I'm incredibly impressed with the collection of speakers the CPC has put together. Since my last post, we've covered all sorts of topics, under the guidance of a bunch of bigwigs in the publishing world. We learned about the business aspect of the industry from the CFO of Bloomsbury, and about bookstore sales from the chief Barnes and Noble fiction buyer. We covered marketing and publicity, and met editors from a variety of large and small publishers. There were presentations on book jackets, graphic novels, textbooks, and university presses.
Honestly, everything has been interesting. It's cool to learn about different segments of the industry that see the same book at various stages in the publishing process. For example, one presentation was from the marketing folks at Penguin, who hyped up a certain book that's coming out soon (before the program, we all read it and wrote our own marketing plans). Later on, we heard from the head fiction buyer at B&N, who told us how the store is going to position the book, and how much she thinks they'll sell. Great stuff.
Also, I ATE LUNCH WITH J.K. ROWLING'S EDITOR. And met Stephenie Meyer's. Awesome awesome awesome.
Children's books with Megan Tingley, head of Little, Brown Young Readers division - Ah, the wonderful world of children's books. Megan oversees several imprints that produce everything from picture books to YA novels. She spoke about discovering new writers and illustrators, and what it felt like to take chances on things that could have been "the next big thing" or could have crashed and burned. Her outcomes were typically of the first variety, especially for a little book about vampires called Twilight. She showed us some of the rejected book jackets for the first book, talked about its place in YA literature, discussed some of the more controversial plot points, and shared a few stories about working with Stephenie Meyer. So interesting! Think what you will about the series, but nobody can doubt that it's a phenomenon.
The school secretary in the Arthur book series is named after Megan. I officially have a new life goal.
Lunch with Arthur A. Levine, publisher of an imprint at Scholastic, American editor of Harry Potter - While most of the program involves lectures, discussion sections, and Q&As, this part was special. Arthur invited a group of CPCers who were especially interested in children's publishing to come to lunch at Scholastic. It was great to actually go to an office, and speak informally with a very cool editor. He entertained our uberfan Harry Potter questions, but also taught us a good deal about recognizing quality children's books, working with editors in other countries, and getting into the industry. Both he and his editorial assistant are CPC grads, which was encouraging.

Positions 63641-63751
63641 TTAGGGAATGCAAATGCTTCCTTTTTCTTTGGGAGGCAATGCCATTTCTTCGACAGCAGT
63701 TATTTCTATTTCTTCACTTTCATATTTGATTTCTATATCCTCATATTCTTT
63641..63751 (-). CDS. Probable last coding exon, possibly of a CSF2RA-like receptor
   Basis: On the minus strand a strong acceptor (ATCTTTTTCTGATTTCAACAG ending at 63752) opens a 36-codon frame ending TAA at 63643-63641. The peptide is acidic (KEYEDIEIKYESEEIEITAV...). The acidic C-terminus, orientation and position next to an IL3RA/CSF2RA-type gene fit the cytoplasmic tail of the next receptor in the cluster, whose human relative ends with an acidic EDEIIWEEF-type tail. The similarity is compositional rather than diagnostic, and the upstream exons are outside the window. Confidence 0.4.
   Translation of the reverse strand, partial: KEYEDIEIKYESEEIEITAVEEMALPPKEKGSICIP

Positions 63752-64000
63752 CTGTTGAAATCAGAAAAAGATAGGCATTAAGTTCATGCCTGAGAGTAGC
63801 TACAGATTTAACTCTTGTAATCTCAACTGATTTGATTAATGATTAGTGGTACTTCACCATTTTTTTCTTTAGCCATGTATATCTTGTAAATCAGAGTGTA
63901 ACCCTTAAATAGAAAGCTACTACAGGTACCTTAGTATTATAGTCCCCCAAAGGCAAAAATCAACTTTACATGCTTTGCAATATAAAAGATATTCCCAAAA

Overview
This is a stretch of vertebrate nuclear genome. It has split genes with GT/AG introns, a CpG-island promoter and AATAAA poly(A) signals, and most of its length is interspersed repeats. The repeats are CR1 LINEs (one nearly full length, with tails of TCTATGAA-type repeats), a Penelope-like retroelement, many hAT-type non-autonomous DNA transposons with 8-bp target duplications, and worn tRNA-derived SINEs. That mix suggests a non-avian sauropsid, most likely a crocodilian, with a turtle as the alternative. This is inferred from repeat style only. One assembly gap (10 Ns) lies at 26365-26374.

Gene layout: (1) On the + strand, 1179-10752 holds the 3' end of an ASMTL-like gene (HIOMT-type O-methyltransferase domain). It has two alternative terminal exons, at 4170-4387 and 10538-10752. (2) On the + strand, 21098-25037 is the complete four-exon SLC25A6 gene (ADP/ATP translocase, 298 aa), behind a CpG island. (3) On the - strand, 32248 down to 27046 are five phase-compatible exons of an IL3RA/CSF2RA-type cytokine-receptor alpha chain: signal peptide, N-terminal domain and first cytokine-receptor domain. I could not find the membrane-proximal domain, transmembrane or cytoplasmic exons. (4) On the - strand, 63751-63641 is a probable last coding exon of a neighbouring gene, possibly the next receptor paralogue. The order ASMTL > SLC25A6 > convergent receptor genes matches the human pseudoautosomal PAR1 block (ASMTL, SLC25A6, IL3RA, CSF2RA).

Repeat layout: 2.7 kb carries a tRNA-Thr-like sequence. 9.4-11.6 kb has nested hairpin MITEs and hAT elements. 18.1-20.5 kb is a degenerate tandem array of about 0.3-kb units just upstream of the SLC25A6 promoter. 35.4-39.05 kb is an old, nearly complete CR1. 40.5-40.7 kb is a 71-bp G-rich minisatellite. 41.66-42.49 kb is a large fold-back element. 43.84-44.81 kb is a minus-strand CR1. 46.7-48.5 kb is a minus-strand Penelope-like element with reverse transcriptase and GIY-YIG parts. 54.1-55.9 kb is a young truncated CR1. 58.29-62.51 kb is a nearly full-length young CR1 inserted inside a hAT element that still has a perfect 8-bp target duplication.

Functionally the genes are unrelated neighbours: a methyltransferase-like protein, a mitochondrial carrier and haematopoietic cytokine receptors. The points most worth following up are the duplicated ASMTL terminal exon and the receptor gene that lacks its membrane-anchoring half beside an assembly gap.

In thinking back upon these last two, it's interesting to note the topics of conversation. Megan was asked a lot of questions about working with Stephenie Meyer, because we're all familiar with the issues surrounding her, her background, the book, and the odd way she sometimes comes across in interviews. When we met Arthur, we asked a lot more about the process of putting together HP in the US. We all trust JK Rowling, and (plot- and editingwise) only question what we, as fans, feel truly deserves to be discussed.
Book covers with Chip Kidd, author of The Learners, art director at Knopf/Random House - What a hilarious guy. As an art director and also a freelancer, Chip Kidd is responsible for a slew of awesome book covers. He took us through some of his successes, and also a whole bunch of covers that editors and authors flat-out rejected. His work includes the jackets for Jurassic Park and Schulz and Peanuts. More covers.
Manuscript reviews with Bob Weil, Norton- Though this section didn't have quite the star power of those listed above, it was interesting nonetheless. Before the program, we were each mailed a manuscript and asked to write a reader report on it. We didn't know if it had been accepted or rejected by a publisher (it turns out they're all being published). This week, we got to meet with the editor of the piece, and discuss why he/she chose it, how it would be marketed, etc. My group's guide was Bob Weil, editor at W. W. Norton, which publishes nonfiction and very literary fiction. It was definitely helpful to see what changes he thought still needed to be made, and why Norton accepted it.
Global marketing strategy with Caroline Pittis, HarperCollins - I was so impressed with this presentation. Caroline went from the basics of marketing to the specific ways HC is tracking its online presence, from author websites to Twitter, from how to make money by offering things for free to the future of ebooks. Very, very informative and well planned out.